Falcon: Yeah, in the sense that the format would be easily, concretely, by going over it the way I just talked about it, the you’re explaining that I’m a local business or a local organization or what have you. You’re impacted by the law, and the changes in the law would have the following adverse consequences to me to do what I do. Whether it’s a commercial product or some sort of other organization or mobilization tools or whatever they do depends on the Internet, depends on the openness of the Internet to be successful. So that’s the stuff that get’s attention, because the FCC has to respond to the concern its order by explaining how it’s in the public’s interest to do what they’re doing. Um, There’s that. And then there’s the bulk, the major numbers of comments from average citizens, who just want to free up the Internet, and they just make it very clear in one or two sentences don’t mess with the rules the way they’re at under Title II. I support net neutrality, right. This chairman is indicating that he will give less attention to, which is unfortunate, I think. I think that’s kind of a disservice in terms of his job as a public servant. But that’s what they’re doing, and at the end of the day, this is a matter of, uh, the administrative agency has to work with the public.
You’re based in Kansas City, correct?
Falcon: The most fundamental important thing for you guys in the state of Kansas is the Senator that’s our representative in Congress, Senator Moran. I think he’s a Republican that understands the importance of the Internet openness, but he’s also sympathetic to the ISPs, so he just needs to hear a lot from people in the State of Kansas saying, you know, I like net neutrality and the rules that exist today. Please don’t change those as my Senator. What are you doing to protect my interests? I’ve long worked with his office in the past, and I think he’s someone who really understands the importance of innovation and openness and kind of Internet freedom on a very different level from what I think many other politicians do. My hope would be that everyone locally kind of activates and makes those calls. You have two Senators and a member of the House that are pretty critical because they have a lot more of a say.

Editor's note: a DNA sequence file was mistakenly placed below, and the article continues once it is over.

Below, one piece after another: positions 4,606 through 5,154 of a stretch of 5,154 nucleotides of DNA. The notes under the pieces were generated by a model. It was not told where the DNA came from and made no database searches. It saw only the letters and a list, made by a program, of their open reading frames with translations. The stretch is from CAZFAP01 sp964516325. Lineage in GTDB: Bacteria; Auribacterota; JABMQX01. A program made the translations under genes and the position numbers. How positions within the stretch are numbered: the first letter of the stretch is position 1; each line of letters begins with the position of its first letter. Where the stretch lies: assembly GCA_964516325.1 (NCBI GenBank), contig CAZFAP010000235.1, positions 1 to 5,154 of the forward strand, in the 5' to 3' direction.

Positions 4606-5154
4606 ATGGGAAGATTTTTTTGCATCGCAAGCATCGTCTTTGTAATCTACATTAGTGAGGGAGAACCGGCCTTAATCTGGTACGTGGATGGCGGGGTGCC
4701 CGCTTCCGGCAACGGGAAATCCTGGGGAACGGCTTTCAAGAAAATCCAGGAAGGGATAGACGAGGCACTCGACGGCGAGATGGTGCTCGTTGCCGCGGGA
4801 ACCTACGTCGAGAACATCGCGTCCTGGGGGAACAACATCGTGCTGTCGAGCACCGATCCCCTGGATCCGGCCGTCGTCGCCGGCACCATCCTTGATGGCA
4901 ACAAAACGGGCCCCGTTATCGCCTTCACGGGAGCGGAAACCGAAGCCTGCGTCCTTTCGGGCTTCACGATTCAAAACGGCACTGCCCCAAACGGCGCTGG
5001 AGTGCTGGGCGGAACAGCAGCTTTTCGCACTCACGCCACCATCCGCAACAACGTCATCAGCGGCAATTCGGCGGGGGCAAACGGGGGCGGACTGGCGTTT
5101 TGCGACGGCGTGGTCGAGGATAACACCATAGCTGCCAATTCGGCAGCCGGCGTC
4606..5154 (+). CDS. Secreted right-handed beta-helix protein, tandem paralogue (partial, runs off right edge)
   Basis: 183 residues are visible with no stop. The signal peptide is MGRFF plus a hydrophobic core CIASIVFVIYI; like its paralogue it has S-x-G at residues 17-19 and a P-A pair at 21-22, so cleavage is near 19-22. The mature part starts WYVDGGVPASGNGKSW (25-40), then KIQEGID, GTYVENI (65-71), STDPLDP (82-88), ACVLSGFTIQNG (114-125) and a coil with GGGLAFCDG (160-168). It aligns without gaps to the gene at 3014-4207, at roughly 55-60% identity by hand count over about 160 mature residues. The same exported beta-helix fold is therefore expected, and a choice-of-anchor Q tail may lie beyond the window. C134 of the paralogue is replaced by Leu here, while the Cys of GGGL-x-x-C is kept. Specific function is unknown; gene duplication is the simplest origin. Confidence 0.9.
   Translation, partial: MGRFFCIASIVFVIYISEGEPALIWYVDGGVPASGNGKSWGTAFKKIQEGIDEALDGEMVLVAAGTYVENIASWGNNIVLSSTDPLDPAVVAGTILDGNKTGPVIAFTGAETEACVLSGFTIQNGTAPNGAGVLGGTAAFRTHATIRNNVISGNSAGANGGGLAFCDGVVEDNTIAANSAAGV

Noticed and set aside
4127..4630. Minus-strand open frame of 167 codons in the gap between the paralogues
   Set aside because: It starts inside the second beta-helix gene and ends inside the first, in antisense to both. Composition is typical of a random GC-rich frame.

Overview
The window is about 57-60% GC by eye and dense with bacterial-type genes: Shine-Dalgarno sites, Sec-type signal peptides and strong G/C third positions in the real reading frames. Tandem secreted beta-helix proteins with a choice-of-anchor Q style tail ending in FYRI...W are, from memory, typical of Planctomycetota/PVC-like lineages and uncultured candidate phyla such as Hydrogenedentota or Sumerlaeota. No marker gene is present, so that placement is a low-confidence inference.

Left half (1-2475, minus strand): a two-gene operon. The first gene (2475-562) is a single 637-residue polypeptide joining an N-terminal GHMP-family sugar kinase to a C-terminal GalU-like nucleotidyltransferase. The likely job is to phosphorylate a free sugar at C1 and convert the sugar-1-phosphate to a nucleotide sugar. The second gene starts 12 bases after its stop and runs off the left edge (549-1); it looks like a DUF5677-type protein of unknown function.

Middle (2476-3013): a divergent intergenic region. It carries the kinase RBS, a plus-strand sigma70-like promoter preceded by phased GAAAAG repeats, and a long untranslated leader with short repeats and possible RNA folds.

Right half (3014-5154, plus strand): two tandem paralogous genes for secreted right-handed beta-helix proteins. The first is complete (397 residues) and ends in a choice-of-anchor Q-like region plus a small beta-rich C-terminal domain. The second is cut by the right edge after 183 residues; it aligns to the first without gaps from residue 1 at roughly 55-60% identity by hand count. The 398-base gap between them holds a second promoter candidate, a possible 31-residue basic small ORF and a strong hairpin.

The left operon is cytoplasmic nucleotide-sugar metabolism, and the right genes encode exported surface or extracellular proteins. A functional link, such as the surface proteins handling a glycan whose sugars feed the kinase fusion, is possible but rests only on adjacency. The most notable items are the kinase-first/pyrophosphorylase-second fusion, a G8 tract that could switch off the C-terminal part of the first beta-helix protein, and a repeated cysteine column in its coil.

This Missouri delegation, I think, is just as important. But Senator Moran in Kansas, the reason why he’s also a lead Senator on telecommunications policy is he sits on a committee of direct oversight over the Communications Commission, so he has a lot of a more direct saying.
People need to take it to the next step, which is you know, plan to meet your elected officials, your two Senators and member of the House in the coming weeks, and be very active, because it’s only through mobilization that we’ll win this.